John McCain has responded to an alleged chemical weapons attack by the Syrian government by…blaming the president of the United States:

“President Trump last week signaled to the world that the United States would prematurely withdraw from Syria,” the Arizona senator said in a statement. “Bashar Assad and his Russian and Iranian backers have heard him, and emboldened by American inaction [bold mine-DL], Assad has reportedly launched another chemical attack against innocent men, women and children, this time in Douma.”

McCain unwittingly revealed the absurdity of the hawkish interventionist position on Syria with these comments. First, he faults Trump for “signaling” a withdrawal from Syria, but there has been no decision to withdraw and there is no timetable for when it might happen. Merely suggesting that it could happen is supposedly enough to sway the actions of foreign governments, but there is no evidence that Trump’s comments had anything to do with the attack in question. It is post hoc ergo propter hoc fallacious reasoning that hawks have employed in the Syria debate for years.

McCain also ignores that the Syrian government and its allies have their own reasons for doing things. If Trump had not made his unscripted remarks about withdrawal last week, does anyone really think that the Syrian government would have behaved significantly differently than it did? If McCain believes that, he is ascribing near-magical powers to presidential rhetoric with a degree of conviction that would embarrass the most credulous believers in superstitions. Other states act according to their own interests as they perceive them, and it is a measure of our national narcissism and self-importance that our political leaders routinely assume that every foreign state’s action is somehow our fault or our responsibility to “fix.” Most things around the world are entirely beyond our government’s control, and it is important that we understand that there are some things that the U.S. can’t and shouldn’t try to “fix.”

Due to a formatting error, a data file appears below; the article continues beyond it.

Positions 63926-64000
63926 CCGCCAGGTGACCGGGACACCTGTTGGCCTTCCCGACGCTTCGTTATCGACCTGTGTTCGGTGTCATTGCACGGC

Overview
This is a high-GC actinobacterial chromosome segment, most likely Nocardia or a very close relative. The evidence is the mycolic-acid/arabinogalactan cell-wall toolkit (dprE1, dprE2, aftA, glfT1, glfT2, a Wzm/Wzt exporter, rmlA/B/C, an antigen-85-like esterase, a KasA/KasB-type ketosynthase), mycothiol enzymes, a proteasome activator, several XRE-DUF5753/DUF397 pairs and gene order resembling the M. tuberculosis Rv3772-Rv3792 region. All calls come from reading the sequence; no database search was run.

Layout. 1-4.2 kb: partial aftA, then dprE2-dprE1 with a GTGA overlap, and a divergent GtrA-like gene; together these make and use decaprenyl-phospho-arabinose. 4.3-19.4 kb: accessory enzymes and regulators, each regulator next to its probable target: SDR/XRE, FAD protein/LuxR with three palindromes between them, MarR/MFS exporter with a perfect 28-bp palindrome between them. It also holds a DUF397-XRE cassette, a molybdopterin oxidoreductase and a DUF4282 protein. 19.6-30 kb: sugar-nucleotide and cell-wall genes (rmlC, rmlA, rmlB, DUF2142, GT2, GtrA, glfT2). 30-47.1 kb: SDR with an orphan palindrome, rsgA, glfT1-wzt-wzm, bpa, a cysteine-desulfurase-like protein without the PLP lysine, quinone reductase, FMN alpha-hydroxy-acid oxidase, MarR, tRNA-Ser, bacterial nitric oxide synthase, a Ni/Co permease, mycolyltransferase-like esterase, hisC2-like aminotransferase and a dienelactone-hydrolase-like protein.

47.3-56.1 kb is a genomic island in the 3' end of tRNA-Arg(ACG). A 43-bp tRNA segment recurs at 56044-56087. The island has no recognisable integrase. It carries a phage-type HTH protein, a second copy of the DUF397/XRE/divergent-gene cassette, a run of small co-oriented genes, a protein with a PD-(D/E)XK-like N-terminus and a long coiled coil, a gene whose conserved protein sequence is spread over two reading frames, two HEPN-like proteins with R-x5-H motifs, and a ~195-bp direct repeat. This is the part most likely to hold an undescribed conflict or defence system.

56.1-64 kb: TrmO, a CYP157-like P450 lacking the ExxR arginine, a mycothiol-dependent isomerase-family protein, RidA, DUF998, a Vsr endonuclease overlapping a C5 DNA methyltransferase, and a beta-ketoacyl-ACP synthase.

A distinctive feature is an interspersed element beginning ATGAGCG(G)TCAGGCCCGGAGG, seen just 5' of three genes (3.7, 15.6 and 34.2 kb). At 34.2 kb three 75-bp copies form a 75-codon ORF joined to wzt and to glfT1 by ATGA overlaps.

The warmongering Arizona senator always denies U.S. responsibility for our government’s own crimes and blunders, and like many other hawks he derides most criticisms of U.S. foreign policy as “blaming America first.” But here McCain does something far more ridiculous by effectively blaming the U.S. government for the crimes of states that it opposes because of its supposed “inaction.” As far as McCain et al. are concerned, U.S. actions are never responsible for provoking negative reactions or causing blowback, but U.S. inaction can be blamed for whatever terrible things a foreign government happens to do in its own territory. McCain’s understanding of culpability is completely upside down: he always lets the U.S. off the hook for its worst behavior while imputing the worst behavior of our enemies to our government’s “failure” to “stop” it. The U.S. is never called to account for what it does abroad, but McCain is the first to vilify the government when it “fails” to start or join the war McCain supports. This sort of thinking was pernicious and wrong when it was used against the previous president, and it is just as pernicious and wrong today. It is one of the many reasons why our foreign policy debates are so warped and biased in favor of destructive action.